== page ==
Why is this performance (for it is a performance), so valuable? I think there are two reasons. The first is the moral effect. Mathematics students faced with a new result have a natural tendency to believe that it is too hard for anybody to understand properly. If you copy out a proof on to the board or flash up the proof on a projector, the implicit message is that the proof is too hard for you to do anything but copy it out word for word. If you produce the proof without notes, the implicit message is that the proof is so easy that it is not worth making a fuss about.There is a second reason for this style of lecturing. Mathematics is not a collection of facts but of processes. A slide show (and what is a computer presentation but a slide show?) of theorems and their proofs is like walking through a museum full of stuffed animals. Only by watching you actually proving the results can your audience see the animals live in their native habitats.The non-mathematician may ask how a lecturer can possibly remember 50 minutes of mathematics. The answer is that she does not. Many proofs are entirely routine and can be constructed on the fly. Most of the remainder require one, or, at most, two, ideas and, once those are understood, the rest of the proof is again routine. A mathematics lecture is not like a classical symphony but like a jazz improvisation starting from a small number of themes.
I believe that the making of proofs (as opposed to the discovery of new mathematics) is like the making of shoes. It is better taught by watching someone make a shoe in front of you than by trying to figure it out from books.
“It is one of the first duties of a professor” writes Hardy “to exaggerate a little both the importance of his subject and his own importance in it.” Fortunately, beginning students automatically assume that you are one of the world’s greatest experts in your subject, so no lying is necessary. Since the mathematics taught to beginning students is necessarily elementary, it is highly unlikely that you will get lost but, if this happens, bluff (“I have given you the general idea, so go away and try and fill in the details. If you can’t, I will give them next time”) may be better than confession.
There is no doubt that weaker students value complete and accurate notes more than anything else. (The problem is that, having got complete and accurate notes, weaker students can do nothing with them.)Thosewho agree with theweaker students that the main purpose of lectures is to produce complete and accurate notes must answer the traditional question “Did Gutenberg live in vain?” Unless we believe that a university education may be summarised as “take notes, learn notes, pass exam, forget notes” we should include among our educational objectives that students should learn to use libraries and consult books (or failing that, that they should consult Wikipedia with its many excellent mathematics articles).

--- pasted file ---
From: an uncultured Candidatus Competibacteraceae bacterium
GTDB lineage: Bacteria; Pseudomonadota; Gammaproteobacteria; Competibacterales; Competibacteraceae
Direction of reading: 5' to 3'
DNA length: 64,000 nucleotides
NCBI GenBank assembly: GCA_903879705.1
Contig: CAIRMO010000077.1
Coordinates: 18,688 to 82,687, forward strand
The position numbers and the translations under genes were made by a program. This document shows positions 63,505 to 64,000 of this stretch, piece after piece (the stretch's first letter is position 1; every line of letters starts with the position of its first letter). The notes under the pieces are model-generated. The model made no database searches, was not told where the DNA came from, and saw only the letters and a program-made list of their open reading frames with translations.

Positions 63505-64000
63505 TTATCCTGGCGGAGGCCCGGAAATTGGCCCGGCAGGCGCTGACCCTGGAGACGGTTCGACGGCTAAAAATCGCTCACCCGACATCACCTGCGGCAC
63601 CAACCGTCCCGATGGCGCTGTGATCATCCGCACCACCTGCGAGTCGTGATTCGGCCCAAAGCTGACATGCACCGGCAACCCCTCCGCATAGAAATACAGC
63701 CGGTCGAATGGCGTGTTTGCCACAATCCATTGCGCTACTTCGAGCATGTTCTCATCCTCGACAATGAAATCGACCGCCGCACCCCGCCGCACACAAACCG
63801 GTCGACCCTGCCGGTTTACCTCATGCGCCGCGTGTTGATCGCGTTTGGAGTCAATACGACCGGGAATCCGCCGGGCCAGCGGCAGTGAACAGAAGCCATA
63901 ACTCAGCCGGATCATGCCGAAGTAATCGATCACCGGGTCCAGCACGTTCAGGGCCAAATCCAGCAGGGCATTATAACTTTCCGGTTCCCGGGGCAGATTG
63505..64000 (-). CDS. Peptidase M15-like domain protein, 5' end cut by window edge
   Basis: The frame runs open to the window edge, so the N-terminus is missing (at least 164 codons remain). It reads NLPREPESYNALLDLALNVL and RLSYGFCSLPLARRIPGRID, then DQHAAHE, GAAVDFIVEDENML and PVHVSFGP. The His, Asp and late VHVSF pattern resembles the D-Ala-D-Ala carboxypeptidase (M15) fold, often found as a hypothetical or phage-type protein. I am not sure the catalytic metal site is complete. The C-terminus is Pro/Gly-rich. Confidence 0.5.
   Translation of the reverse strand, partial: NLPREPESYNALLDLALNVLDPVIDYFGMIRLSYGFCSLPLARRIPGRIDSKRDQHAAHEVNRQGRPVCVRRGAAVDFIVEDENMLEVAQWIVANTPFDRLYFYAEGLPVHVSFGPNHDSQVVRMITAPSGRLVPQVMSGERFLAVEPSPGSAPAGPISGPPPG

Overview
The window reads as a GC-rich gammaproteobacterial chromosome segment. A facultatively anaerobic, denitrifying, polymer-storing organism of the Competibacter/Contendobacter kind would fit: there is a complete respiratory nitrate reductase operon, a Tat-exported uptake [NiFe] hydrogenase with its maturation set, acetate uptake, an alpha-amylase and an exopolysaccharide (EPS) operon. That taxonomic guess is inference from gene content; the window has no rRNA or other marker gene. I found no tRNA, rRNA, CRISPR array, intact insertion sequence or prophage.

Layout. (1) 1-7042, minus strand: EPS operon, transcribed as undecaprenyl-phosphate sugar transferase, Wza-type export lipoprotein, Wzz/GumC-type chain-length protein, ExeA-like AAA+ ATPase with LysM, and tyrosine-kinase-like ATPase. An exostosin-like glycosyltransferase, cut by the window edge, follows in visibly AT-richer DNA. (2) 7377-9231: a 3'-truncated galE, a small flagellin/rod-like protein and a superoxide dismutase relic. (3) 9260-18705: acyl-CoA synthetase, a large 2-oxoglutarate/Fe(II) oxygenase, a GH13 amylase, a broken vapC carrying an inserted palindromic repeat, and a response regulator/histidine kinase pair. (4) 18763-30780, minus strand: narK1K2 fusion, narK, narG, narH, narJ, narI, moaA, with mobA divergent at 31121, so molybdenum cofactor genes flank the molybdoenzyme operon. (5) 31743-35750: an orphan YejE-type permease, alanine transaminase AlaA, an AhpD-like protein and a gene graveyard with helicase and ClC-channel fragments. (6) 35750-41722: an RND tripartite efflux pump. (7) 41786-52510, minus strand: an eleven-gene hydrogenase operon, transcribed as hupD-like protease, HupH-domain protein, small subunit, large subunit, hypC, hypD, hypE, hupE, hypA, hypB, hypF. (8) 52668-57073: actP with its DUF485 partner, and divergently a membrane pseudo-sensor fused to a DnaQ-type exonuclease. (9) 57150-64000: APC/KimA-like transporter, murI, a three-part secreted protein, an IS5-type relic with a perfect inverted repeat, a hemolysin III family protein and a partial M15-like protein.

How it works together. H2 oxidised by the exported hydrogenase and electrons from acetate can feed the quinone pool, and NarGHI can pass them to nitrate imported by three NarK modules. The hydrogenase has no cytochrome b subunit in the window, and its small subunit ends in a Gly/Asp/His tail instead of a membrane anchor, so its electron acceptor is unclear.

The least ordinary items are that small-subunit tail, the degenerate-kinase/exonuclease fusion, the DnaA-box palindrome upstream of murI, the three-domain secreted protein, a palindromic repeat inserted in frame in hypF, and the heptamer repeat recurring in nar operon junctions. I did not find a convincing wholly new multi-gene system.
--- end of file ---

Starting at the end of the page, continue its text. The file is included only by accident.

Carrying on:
You cannot learn to ride a bicycle or play the violin from lectures. Instead you watch others riding bicycles or playing the violin and try to imitate them. You learn by long and painful practice (in the case of the bicycle painful to yourself, in the case of the violin painful to others). In the same way, you can only learn mathematics by doing exercises. It is possible (but quite hard) to learn mathematics without lectures by just reading books and doing exercises. It is possible (though, in my view, slightly unsatisfactory) to learn mathematics without books by just attending lectures and doing exercises. It is impossible to learn mathematics by just attending lectures and reading books.
Many good mathematicians are also good lecturers. (It is only youthful innocence that causes our students to believe that those who lecture badly do so because they are great thinkers.) After all, good research usually demands insight and clarity and these virtues provide a very good foundation for good lecturing. However, if it is necessary to make a choice, most mathematicians would prefer someone with something to say but who says it badly to some one with nothing to say who says it brilliantly. The better mathematician trumps the better lecturer.
I once asked Conway the best way to finish a lecture course. He replied “Early.”
All I remember is an elegant formula suddenly appearing and Gelfand saying that “A concrete formula like this reassures us that we must be on the right track.” Those who think that the only purpose of lectures is to communicate knowledge will not understand why Gelfand’s lecture is a treasured memory.
When I was young, I thought that the old sat in the front to demonstrate their eminence. Now that I am older I realise their choice has more to do with the state of their eyes and ears.